Printer hardware and configuration.
Backward compatibility when printing or viewing files with the new file formats in previous versions of Office.
Printer hardware and configuration
Printer hardware and configuration can affect the appearance of document output both to the screen and to the printer. The print layout of a file depends on the fonts, graphics, images, and configuration of the printer hardware. Printing between different brands or models of printers commonly results in slightly different output, which can cause different page breaks, margin changes, and color differences. When you format a large document with default printer settings set to a specific printer, you should use that same printer so that you reduce the possibility of unwanted page breaks or margin changes.
The 2007 Office system offers improved text and graphic printing capabilities. Files in both the previous and new file formats benefit from these improvements when they are printed in the 2007 Office system. However, print quality depends on the features and resolutions supported by the printer.
When a user creates a file in the 2007 Office system and opens it in a previous version of Office, some of the graphic content is converted to images instead of autoshapes (ready-made shapes that are included in Office applications). This happens because a previous version of Office cannot render the new graphic effects in the 2007 Office system. When opened, the file is converted to the binary file format supported by the application. The print quality of a new file in a previous version of Office is affected by the limitations of that version.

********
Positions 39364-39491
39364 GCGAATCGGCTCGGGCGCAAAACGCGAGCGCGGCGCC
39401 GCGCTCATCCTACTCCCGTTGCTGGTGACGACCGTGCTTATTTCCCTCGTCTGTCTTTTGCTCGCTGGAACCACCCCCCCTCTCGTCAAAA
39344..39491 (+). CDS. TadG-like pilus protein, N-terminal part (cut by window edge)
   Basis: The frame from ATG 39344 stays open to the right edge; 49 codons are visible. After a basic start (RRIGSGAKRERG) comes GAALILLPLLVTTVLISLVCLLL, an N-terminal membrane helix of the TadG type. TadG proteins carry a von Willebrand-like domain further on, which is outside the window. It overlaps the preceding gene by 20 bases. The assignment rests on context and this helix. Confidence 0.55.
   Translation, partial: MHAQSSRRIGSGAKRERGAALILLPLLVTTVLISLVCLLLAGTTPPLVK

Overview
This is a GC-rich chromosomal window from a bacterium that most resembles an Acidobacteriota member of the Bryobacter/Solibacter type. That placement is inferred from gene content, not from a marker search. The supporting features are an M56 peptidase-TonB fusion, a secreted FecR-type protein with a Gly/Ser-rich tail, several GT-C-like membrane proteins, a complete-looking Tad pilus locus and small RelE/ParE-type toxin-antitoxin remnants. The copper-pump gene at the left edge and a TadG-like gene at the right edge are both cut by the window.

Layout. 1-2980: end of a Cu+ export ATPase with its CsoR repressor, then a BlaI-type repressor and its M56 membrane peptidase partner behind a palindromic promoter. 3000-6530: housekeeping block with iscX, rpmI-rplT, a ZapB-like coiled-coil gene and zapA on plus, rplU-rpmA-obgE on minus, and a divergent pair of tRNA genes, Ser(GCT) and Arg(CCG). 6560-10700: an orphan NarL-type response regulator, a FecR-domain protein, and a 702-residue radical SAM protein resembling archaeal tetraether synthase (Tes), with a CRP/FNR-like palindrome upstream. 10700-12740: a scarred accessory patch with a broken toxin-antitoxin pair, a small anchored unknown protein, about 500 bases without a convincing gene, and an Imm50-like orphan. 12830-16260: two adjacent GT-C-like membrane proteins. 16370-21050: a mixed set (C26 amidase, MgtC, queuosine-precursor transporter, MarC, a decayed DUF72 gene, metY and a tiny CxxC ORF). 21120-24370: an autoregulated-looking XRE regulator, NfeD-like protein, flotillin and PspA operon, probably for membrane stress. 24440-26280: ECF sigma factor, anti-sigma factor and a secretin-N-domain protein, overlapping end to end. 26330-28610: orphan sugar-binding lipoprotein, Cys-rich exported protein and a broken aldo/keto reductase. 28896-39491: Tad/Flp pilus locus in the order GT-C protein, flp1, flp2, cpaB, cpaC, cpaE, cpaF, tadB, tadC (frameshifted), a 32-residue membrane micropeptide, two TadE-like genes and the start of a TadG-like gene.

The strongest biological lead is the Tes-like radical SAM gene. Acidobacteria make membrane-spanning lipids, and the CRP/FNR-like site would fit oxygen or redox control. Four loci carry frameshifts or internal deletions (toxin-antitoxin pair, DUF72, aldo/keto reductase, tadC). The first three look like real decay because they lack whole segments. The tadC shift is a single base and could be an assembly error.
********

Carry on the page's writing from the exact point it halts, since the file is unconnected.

In addition, backward compatibility can affect the view of a Office PowerPoint 2007 presentation. Some animations are changed or removed during the conversion if they are not supported in the previous version of PowerPoint. For example, a shape can have a color effect in the 2007 Office system that is removed during the conversion, because this effect is not supported in previous versions. Presentations with few or subtle animations are most likely not affected.
Compatibility with other programs
You can perform the following actions with files in the new file formats without using an Office application:
Copy content from one file to another.
Identify the degree of security a file will have by examining the file name extension.
Use search tools to examine the contents of a file.
Programmatically find and manipulate content in a file without using Visual Basic for Applications (VBA) or the object model.
The new file formats are not proprietary; they are available on a royalty-free basis to any user. Third-party developers can create programs that manipulate the XML files without using Office applications or the related Office object models. You can get free downloads of XML schema definitions on the Internet.
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This topic is included in the following downloadable book for easier reading and printing:
See the full list of available books at Office Resource Kit information.